Pictured Oak Herringbone, wax-oiled (included in production range)
Around the same time with grey flooring, design tiles and wide floorboards became popular. Herringbone was the first product in the Design Floor range, in a slightly wider plank and pattern than customary. Continuing to experience a strong and steady rise, patterned flooring is sold at considerable volumes all over the world. Timberwise addressed a demand for increasingly wide planks by including special order 222 mm and 260 mm oak floorboards in its range, which were widened to 230 mm and 270 mm a little later. The wide floorboards have been part of the range ever since.
Pictured Oak Viisto by Harri Koskinen, untreated (included in product range)
Following its Herringbone flooring, Timberwise invited top Finnish designer Harri Koskinen to design floor patterns that would both look stunning and have a positive impact on reducing production waste. Smaller-patterned flooring could make use of short and narrow materials left over from manufacturing long planks. To manufacture its Design Floor range, Timberwise once again invested in machinery, acquiring a CNC machine for its Loimaa factory in 2017. Since its arrival, the CNC machine has been in constant use two shifts a day, which is an indication of the huge popularity of the Design Floor range.
Pictured Oak in shade Snöhetta (included in product range)
In the last few years, greys have gradually been forced to give way to natural tones craved by the market and decorators. The need has been for a slightly paler version of the natural tone of wood, reminiscent of the look of when it is freshly shaved. Although there has been a demand for untinted flooring, Nordic, Snöhetta and Sky White, all pale and slightly whitened products, have been the top favourites. Also the reign of oak seems to finally be shifting with especially design professionals seeking other options, evident in a definite rise in the volume of larch and ash. Larch Cotton and white wax-oiled Ash have spiked in sales figures. To this day, natural, pale shades have been popular since they were on display at the Seinäjoki Housing Fair in 2016. The shades were used in over half of Timberwise sites at the Pori Housing Fair in 2018.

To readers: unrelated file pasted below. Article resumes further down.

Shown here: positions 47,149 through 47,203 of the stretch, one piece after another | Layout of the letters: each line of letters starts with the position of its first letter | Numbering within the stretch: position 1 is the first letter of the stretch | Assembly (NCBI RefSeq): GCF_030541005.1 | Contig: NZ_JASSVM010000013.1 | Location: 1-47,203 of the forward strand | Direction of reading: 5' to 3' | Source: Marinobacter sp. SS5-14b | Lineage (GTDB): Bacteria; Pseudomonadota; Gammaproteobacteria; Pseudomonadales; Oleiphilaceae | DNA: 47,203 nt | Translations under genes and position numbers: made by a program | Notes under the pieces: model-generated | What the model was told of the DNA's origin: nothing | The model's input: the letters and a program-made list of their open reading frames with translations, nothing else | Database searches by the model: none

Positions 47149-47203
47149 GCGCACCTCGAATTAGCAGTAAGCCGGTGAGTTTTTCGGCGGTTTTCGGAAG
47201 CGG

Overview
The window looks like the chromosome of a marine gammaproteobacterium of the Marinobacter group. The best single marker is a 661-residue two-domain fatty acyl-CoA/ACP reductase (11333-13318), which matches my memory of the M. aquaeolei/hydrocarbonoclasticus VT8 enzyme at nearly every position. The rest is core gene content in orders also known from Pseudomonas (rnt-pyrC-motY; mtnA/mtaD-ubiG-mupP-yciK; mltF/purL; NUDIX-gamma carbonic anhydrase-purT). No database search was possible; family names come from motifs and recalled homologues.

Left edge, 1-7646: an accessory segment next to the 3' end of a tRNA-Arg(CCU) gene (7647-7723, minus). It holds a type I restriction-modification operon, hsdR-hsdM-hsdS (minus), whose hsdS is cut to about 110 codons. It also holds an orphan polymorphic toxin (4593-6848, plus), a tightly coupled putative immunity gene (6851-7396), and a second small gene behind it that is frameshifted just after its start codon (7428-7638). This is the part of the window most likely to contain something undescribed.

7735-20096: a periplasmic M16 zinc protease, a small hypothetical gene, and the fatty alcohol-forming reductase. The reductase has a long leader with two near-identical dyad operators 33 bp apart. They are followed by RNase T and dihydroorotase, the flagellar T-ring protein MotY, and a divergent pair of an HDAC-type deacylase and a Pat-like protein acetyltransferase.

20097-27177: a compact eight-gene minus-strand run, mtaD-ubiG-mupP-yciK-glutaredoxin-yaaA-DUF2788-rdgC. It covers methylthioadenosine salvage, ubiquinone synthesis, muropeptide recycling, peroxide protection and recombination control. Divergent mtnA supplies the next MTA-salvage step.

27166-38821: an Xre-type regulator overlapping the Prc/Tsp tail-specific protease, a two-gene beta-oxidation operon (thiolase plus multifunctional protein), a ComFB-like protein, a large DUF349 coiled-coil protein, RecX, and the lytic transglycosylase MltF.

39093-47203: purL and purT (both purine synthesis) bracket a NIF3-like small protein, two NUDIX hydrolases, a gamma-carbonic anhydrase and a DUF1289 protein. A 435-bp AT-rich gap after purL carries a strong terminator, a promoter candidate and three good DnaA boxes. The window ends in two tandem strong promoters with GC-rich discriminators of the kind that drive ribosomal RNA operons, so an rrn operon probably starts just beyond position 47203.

Pictured Oak in shade Biscuit Grey (included in product range)
Following the period of whites, blacks and greys, the last few years have seen moodier interiors with a stronger use of colour. Muted, dark tones ranging from blue to green, ochre, yellow and red have been on display around the world including the Milan and Stockholm fairs as well as at the 2019 Kouvola Housing Fair and Habitare Fair in Finland. An increased use of colour is also evident in flooring trends accentuated by different shades of brown and a demand for even darker shades. The circle seems to close every twenty years, and it is highly likely that floor trends will be returning to increasingly dark products.
Timberwise eagerly follows and develops floor trends, always striving to stay on top of the wave.
Text: Laura Lankinen / Brand Director, Timberwise Oy